When a child undergoes surgery, it can be an emotionally unsettling experience for the parents who might experience high anxiety. A new study has found that one way to alleviate the anxiety experienced by most parents and caregivers is through virtual reality (VR).
About 74% of caregivers experience anxiety before their child's surgical procedure, as reported by New Medical News. However, very few hospitals have implemented interventions to help address the anxiety experienced by caregivers or parents, which can also negatively impact children. Caregiver anxiety can increase the distress experienced by the child before surgery, which could contribute to uncooperative anaesthetic inductions, prolonged recovery or increased postoperative pain.
The new study, presented at the Anaesthesiology 2023 annual meeting, highlights the effectiveness of VR interventions for parents and caregivers in the waiting area of hospitals. The findings show that guided, mindfulness meditation, developed by the Stanford Chariot Program, a clinical and translational research program that develops unique uses for immersive technologies in pediatric health care, could be a reliable anxiety-relief option, according to New Medical News.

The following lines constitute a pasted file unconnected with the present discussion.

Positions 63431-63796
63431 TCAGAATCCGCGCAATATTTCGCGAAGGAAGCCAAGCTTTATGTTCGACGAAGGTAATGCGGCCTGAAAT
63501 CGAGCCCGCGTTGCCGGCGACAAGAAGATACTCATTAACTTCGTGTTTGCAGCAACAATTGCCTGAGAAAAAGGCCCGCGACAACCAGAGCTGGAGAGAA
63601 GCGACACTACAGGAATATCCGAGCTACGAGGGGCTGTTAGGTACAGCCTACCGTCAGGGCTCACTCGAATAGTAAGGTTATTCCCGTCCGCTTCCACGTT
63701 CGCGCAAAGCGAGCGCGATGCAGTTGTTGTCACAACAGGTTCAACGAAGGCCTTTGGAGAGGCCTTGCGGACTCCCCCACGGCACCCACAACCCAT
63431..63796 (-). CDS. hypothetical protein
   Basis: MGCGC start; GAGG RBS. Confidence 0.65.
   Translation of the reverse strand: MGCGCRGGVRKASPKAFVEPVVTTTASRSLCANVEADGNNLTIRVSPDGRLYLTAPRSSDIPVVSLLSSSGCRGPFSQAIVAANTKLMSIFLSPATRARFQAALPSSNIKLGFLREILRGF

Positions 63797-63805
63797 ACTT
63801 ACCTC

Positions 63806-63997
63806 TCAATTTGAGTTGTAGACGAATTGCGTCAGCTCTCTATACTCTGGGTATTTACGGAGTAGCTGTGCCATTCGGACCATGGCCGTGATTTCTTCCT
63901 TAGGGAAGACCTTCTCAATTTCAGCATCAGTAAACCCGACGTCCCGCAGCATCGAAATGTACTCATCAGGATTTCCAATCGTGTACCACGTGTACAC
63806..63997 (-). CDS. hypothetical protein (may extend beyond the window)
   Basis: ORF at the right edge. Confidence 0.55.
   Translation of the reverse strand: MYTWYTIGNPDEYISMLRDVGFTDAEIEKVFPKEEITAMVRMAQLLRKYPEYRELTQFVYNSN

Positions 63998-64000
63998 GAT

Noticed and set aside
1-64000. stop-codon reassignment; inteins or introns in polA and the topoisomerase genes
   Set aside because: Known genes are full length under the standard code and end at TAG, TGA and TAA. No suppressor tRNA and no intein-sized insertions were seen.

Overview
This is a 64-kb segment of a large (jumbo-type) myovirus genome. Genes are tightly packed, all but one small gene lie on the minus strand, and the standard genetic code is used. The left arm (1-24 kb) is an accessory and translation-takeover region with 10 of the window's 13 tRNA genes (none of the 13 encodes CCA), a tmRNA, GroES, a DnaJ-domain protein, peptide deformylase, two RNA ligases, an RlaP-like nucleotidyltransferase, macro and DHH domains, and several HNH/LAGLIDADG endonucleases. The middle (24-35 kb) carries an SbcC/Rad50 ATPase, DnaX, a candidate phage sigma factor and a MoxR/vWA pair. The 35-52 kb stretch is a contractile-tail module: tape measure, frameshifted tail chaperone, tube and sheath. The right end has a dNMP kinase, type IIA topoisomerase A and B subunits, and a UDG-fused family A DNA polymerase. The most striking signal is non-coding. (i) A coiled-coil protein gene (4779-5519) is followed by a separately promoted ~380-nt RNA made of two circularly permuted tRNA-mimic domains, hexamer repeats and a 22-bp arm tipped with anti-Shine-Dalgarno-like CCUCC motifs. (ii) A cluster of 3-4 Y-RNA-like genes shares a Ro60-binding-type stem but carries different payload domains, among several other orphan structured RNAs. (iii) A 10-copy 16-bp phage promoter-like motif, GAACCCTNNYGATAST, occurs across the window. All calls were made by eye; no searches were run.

In the intervention, computer-generated imagery of nature-based images were projected to help them relax along with visual and auditory prompts to 14 caregivers of children undergoing noninvasive or surgical procedures while the 12 were asked to wait as usual in the waiting area. After receiving the VR intervention, the average anxiety level for caregivers in the VR group dropped by more than 20%.
“By providing family-centered care, we aim to treat not just the patient, but also caregivers, who experience quite a bit of anxiety before, during and after surgery when a loved one is undergoing a procedure. Our findings demonstrated a significant anxiety reduction when using VR, compared to our standard of care,” senior author of the study, Thomas J. Caruso said in a press statement.
Immersive technologies, such as virtual reality, come with new options for non-pharmacologic treatment for anxiety relief, Caruso added. Previous studies have also shown how virtual reality interventions can help address depression and anxiety. In August, a study, published in the Scientific Reports Journal, revealed that regular physical exercise based on virtual reality (VR) could reduce the development of depression and anxiety symptoms among hemodialysis patients.
These studies show that as virtual reality headsets are becoming more commercially available, their use in the medical field is also expanding.